Yes, Thomas, you are so right. The question of peace is something that we cannot ignore as Christians. We must take seriously our commission to be peacemakers. Blessed are the peacemakers. Merton uses the word “struggle” advisedly. Peacemakers are not doormats! As Christians, we must actively resist evil with good. Our model is the Lamb of God who was slain for us. Jesus is the nonviolent Lamb of God. He is our mentor. We are called to nonviolence—to actively resist evil with good as Pope Benedict XVI has been wont to say so many times lately. Gandhi understood Jesus better than some Christians understand him. He read from the Sermon on the Mount daily while lamenting the fact that Christians did not understand Jesus’ message. He repeatedly warned his followers that they were not to hate the British even though they had oppressed and exploited them. India won it independence in a nonviolent revolution. Just contrast this with Ireland, another British colony, where force has been met with force for nine centuries. With a tentative peace agreement for shared governance in place, it may be possible to cast off centuries of oppression, hate and violence.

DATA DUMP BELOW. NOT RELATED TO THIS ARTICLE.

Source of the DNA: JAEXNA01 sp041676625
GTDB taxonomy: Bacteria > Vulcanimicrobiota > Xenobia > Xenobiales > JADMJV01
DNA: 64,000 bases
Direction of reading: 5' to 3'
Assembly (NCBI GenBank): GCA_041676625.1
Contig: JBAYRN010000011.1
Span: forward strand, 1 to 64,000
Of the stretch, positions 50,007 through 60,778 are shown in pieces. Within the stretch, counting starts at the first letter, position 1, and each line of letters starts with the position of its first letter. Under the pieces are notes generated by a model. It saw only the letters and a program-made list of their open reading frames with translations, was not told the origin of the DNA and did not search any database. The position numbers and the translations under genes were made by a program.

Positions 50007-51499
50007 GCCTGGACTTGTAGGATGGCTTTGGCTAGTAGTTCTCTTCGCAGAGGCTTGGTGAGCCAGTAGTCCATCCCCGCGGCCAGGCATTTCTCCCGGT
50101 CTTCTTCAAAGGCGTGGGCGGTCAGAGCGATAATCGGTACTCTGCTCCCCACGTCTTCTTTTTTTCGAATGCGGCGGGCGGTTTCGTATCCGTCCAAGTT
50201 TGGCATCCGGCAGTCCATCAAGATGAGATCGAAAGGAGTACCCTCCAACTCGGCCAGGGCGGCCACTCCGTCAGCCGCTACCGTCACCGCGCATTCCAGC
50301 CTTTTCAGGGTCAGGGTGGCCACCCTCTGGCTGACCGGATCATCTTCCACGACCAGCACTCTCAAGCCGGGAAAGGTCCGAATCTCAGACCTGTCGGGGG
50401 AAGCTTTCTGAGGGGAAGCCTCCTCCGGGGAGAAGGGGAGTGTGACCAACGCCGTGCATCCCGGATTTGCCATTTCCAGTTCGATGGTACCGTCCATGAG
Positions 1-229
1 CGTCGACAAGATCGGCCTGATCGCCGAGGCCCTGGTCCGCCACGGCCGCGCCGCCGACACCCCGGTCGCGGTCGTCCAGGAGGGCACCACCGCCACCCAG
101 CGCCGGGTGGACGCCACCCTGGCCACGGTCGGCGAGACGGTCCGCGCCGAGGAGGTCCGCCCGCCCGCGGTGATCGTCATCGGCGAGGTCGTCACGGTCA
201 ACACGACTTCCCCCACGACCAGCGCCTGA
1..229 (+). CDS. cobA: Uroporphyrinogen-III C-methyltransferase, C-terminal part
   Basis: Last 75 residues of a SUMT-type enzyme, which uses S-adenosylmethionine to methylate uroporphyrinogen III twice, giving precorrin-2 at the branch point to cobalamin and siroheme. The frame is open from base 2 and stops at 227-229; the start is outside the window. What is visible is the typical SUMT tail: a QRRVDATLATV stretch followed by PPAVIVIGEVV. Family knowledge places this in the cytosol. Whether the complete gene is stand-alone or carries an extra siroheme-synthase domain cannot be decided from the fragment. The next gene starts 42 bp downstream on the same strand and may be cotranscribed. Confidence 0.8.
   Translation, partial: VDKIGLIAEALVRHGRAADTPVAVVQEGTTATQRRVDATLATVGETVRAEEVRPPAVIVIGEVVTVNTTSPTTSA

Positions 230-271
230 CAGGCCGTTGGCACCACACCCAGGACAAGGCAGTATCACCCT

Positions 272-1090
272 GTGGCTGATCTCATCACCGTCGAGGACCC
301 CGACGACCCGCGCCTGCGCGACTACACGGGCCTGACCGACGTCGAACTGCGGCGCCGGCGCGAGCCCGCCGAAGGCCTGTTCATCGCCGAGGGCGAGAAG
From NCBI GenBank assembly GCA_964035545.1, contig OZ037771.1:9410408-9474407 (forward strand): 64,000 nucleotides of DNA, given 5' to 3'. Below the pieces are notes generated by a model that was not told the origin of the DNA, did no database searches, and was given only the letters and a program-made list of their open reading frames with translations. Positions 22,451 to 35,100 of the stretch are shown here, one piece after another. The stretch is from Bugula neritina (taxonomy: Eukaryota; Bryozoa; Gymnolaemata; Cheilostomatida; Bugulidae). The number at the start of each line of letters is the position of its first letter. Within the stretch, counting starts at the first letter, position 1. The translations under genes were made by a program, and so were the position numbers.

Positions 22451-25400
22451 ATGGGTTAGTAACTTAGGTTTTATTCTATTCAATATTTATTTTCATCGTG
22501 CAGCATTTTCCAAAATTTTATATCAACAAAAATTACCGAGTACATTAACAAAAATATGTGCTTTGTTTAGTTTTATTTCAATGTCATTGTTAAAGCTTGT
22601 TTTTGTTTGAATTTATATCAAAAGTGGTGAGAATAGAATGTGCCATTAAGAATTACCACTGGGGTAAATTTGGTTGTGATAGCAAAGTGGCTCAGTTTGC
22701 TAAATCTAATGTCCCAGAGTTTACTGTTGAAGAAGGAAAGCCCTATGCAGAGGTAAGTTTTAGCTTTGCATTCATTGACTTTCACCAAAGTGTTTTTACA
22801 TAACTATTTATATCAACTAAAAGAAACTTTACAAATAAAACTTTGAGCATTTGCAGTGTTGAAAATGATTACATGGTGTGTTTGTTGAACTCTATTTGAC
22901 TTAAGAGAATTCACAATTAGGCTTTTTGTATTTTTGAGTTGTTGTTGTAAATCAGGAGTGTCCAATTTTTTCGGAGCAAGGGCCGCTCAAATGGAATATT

Some of our fellow Christians exhort us to pray for the military because they work for peace and justice around the world. I will pray for the troops and for their safety. After all, it is not their fault, in most cases, that they are in harm’s way. I will not subscribe to the statement that troops work for peace and justice. You cannot use violent means to attain peace. The means contain the seeds of the end. If you sow violence, you will reap violence! An acorn does not blossom into a pear tree! You cannot have peace at the tip of the sword.
We must proclaim loudly and clearly to our fellow Christians and fellow countrymen, “No more war!” As Christians, we must acknowledge our responsibility to proclaim the peace of Christ when convenient and inconvenient, in season and out of season.